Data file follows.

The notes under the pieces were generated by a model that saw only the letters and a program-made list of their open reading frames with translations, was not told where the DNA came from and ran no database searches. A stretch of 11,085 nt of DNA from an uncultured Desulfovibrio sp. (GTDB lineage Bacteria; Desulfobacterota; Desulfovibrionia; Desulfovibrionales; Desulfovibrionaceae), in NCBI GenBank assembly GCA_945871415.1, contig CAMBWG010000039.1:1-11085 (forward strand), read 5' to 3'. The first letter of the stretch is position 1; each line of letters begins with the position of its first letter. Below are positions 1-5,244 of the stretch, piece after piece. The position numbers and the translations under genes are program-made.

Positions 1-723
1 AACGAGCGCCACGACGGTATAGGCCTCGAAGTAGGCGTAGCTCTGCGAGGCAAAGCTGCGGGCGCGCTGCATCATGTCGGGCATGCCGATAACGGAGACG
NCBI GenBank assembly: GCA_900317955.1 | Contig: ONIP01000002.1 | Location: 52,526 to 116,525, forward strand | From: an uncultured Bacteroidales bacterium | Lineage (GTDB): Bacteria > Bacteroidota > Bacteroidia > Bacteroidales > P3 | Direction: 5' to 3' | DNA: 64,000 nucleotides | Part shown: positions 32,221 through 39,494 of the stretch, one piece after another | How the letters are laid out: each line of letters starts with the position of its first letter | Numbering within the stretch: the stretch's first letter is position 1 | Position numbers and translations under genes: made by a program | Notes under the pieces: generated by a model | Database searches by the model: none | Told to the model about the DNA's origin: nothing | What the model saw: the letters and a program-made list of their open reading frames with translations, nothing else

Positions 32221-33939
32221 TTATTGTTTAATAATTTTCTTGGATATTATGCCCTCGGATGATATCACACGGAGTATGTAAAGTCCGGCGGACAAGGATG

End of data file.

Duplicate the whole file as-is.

The notes under the pieces were generated by a model that saw only the letters and a program-made list of their open reading frames with translations, was not told where the DNA came from and ran no database searches. A stretch of 11,085 nt of DNA from an uncultured Desulfovibrio sp. (GTDB lineage Bacteria; Desulfobacterota; Desulfovibrionia; Desulfovibrionales; Desulfovibrionaceae), in NCBI GenBank assembly GCA_945871415.1, contig CAMBWG010000039.1:1-11085 (forward strand), read 5' to 3'. The first letter of the stretch is position 1; each line of letters begins with the position of its first letter. Below are positions 1-5,244 of the stretch, piece after piece. The position numbers and the translations under genes are program-made.

Positions 1-723
1 AACGAGCGCCACGACGGTATAGGCCTCGAAGTAGGCGTAGCTCTGCGAGGCAAAGCTGCGGGCGCGCTGCATCATGTCGGGCATGCCGATAACGGAGACG
NCBI GenBank assembly: GCA_900317955.1 | Contig: ONIP01000002.1 | Location: 52,526 to 116,525, forward strand | From: an uncultured Bacteroidales bacterium | Lineage (GTDB): Bacteria > Bacteroidota > Bacteroidia > Bacteroidales > P3 | Direction: 5' to 3' | DNA: 64,000 nucleotides | Part shown: positions 32,221 through 39,494 of the stretch, one piece after another | How the letters are laid out: each line of letters starts with the position of its first letter | Numbering within the stretch: the stretch's first letter is position 1 | Position numbers and translations under genes: made by a program | Notes under the pieces: generated by a model | Database searches by the model: none | Told to the model about the DNA's origin: nothing | What the model saw: the letters and a program-made list of their open reading frames with translations, nothing else

Positions 32221-33939
32221 TTATTGTTTAATAATTTTCTTGGATATTATGCCCTCGGATGATATCACACGGAGTATGTAAAGTCCGGCGGACAAGGATG